• For example, New York’s Museum of Modern Art has 2,400 online students, but there’s undoubtedly demand for 10-times that number.
  • The Smithsonian is experimenting with augmented reality and GPS; the Museum of Contemporary Art in Los Angeles with digital TV.
  • A podcast of the BritishMuseum director’s “A History of the World in 100 Objects” has been accessed by over 10 million people.

And visionary museums like Tate are encouraging Google Art Project to come in and digitize great artworks online, bringing masters to the masses.

This is not about supplanting the quasi-religious experience of seeing Rothko’s RED in jpeg format. Nor is it calling for the demise of the physical museum any more than Coursera is calling for the death of the university. It’s about bringing the assets of museums to unprecedented numbers in unprecedented ways

It’s time for museums to change the face of education.

It’s time for the private sector and for governments to recognise the true value of the arts.

Yana Peel, CEO, Intelligence Squared, Hong Kong

Filed under: BusinessDavos

soundoff (6 Responses)
  1. Jeff Gates

    Being creative is one of the most powerful things someone can be engaged in, no matter which discipline one applies it to. This is where artists have a great deal of experience and we should use their expertise.

    While museums are changing and adapting to the times more work needs to be done. More leadership in moving from a 19th century-based "conservation of history" to a 21st century one of engagement. And, while large museums, like MoMA may have the funds to move into this realm, many medium and small museums are barely getting by. So more funds need to become available to accomplish these new tasks.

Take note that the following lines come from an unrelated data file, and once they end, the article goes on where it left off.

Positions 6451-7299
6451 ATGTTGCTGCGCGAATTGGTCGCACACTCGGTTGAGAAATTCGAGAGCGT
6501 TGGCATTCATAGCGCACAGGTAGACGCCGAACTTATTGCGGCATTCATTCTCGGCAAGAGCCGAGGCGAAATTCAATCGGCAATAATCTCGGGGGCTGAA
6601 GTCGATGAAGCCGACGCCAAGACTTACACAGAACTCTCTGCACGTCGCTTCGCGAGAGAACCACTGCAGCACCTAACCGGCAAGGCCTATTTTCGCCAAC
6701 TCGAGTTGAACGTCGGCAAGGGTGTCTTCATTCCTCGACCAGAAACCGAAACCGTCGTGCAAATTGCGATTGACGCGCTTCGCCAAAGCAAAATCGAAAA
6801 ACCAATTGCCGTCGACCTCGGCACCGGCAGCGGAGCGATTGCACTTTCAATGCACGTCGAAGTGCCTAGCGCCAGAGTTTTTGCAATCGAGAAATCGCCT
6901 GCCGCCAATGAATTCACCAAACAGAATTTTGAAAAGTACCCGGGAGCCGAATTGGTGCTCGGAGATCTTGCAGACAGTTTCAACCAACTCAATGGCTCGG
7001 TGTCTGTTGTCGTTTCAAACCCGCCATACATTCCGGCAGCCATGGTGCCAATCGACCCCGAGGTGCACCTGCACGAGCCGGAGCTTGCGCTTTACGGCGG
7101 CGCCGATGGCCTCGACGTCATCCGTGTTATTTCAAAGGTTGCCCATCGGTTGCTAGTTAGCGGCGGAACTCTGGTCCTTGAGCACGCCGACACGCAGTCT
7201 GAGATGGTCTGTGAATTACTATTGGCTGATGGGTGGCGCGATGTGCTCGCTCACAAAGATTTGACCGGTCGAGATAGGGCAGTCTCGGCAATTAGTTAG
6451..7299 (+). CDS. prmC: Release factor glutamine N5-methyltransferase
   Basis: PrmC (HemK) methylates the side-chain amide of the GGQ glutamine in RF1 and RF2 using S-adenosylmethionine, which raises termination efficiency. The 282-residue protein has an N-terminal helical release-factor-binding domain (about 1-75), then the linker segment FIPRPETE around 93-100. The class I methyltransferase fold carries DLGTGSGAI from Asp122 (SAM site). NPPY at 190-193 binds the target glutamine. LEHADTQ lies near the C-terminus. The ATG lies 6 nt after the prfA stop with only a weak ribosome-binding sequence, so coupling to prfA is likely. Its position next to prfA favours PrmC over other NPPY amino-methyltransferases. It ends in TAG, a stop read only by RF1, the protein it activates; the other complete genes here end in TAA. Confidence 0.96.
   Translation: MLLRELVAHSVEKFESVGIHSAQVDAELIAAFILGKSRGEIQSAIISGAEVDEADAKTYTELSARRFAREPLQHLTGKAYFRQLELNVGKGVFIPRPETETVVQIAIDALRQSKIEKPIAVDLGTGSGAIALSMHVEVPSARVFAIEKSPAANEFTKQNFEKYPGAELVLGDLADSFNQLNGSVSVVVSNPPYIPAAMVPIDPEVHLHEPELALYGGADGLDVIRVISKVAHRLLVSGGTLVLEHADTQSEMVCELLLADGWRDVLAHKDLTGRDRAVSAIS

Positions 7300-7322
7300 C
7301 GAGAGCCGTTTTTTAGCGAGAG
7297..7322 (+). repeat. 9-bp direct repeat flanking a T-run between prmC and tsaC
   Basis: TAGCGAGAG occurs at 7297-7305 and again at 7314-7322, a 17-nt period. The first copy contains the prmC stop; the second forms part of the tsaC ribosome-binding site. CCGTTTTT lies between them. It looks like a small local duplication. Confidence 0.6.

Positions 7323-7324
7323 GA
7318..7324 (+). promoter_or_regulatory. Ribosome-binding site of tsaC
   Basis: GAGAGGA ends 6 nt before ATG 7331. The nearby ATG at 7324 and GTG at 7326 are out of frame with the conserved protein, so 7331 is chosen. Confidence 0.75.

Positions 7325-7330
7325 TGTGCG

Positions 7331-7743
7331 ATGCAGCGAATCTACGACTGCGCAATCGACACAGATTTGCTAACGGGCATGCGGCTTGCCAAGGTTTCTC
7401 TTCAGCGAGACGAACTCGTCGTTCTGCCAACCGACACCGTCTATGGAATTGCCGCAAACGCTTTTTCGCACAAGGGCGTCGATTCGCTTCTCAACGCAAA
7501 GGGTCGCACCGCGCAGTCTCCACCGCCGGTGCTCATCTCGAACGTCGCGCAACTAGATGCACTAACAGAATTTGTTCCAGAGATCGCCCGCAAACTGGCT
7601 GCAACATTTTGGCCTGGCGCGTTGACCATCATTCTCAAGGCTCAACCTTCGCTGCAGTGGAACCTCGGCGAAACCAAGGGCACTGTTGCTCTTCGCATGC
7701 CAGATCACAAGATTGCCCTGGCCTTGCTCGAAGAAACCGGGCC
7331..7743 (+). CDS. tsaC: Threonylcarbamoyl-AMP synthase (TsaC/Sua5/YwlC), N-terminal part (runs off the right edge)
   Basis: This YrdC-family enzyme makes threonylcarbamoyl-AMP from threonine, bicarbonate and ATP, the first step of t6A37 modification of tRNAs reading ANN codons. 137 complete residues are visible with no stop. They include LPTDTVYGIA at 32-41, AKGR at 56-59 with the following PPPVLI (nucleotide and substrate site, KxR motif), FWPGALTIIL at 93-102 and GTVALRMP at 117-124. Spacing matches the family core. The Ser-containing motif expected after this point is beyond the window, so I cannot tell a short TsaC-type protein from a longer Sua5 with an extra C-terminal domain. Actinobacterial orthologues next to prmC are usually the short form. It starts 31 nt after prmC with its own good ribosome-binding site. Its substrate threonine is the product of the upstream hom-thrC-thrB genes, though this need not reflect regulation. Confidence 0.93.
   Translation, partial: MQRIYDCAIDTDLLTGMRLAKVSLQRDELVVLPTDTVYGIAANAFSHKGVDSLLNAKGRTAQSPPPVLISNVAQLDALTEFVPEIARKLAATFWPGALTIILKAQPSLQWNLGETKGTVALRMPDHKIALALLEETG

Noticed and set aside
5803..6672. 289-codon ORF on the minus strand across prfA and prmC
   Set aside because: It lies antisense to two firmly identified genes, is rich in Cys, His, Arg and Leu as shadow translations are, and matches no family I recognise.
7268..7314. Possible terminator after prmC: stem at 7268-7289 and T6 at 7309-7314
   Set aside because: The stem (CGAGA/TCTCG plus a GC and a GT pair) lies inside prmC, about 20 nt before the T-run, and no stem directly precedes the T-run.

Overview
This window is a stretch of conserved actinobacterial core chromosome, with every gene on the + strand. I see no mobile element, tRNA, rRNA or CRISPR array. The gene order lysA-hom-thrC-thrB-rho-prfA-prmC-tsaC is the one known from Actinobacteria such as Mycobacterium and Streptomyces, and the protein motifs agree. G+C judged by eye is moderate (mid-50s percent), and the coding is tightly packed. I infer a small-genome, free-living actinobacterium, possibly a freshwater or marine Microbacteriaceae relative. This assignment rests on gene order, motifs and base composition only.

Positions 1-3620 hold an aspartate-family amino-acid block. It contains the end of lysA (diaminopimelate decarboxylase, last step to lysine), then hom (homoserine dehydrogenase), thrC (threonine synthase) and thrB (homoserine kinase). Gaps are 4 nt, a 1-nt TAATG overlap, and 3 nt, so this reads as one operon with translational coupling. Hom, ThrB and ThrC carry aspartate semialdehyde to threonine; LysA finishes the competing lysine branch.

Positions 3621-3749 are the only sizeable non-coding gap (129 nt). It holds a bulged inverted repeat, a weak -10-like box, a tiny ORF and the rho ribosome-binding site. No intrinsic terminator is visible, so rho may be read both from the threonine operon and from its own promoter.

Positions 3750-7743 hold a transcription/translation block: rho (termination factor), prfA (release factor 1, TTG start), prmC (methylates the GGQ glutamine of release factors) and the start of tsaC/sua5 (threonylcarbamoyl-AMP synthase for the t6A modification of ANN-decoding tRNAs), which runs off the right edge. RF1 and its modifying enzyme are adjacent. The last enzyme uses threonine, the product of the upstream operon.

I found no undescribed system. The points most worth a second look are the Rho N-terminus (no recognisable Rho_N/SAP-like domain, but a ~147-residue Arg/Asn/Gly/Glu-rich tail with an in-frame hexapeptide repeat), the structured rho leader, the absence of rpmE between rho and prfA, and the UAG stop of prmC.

January 25, 2013 at 2:27 pm |
  2. Samuel Joseph

    In fact since the 1980's museums in the US have been making the changes that the writer has advocated for so elequently in this article. I invite you to contact AAM, the Association of Science-Technology Centers (ASTC), and Association of Children's Museums (ACM) to find out more about the creative grassroots educational initiatives museum of everydiscipline around the country have been undertaking. This kind of innovation is costly and as the last commentor mentioned "more funds need to become available to accomplish these new tasks". Herein lies the dilemma!

    January 25, 2013 at 9:12 pm |
  3. owen

    Much of this article is thought provoking and much is false dreamery.
    Accepting the outsourcing of primary/trades related 8ndustry will signal the beginning of the end for this or any country that doesnt put due resources into securing such skills that are so vital to GNP and a stable economy.
    While art IS the human condition and is a testament to our abilities as cerebral spirits caught between our actions snd thoughts and we strive to create that which can only be imagined, this means very little when economics are concerned.

    January 28, 2013 at 2:47 pm |
  4. ricama

    Owen – i believe you are confusing the "arts" with creative thinking. The latter resides in the arts, athletics, heavy industry, computer sciences, et al. Creativity is necessary in all of human endeavors.

    February 9, 2013 at 11:28 pm |
  5. Hector Alveraz

    Art has been characterized in terms of mimesis, expression, communication of emotion, or other values. During the Romantic period, art came to be seen as "a special faculty of the human mind to be classified with religion and science".:

    Our web blog

    April 20, 2013 at 7:33 am |
  6. NYC fitness events

    Is 20% youth unemployment in the western world inevitable? Is it bad if I say yes?

    February 21, 2014 at 3:34 am |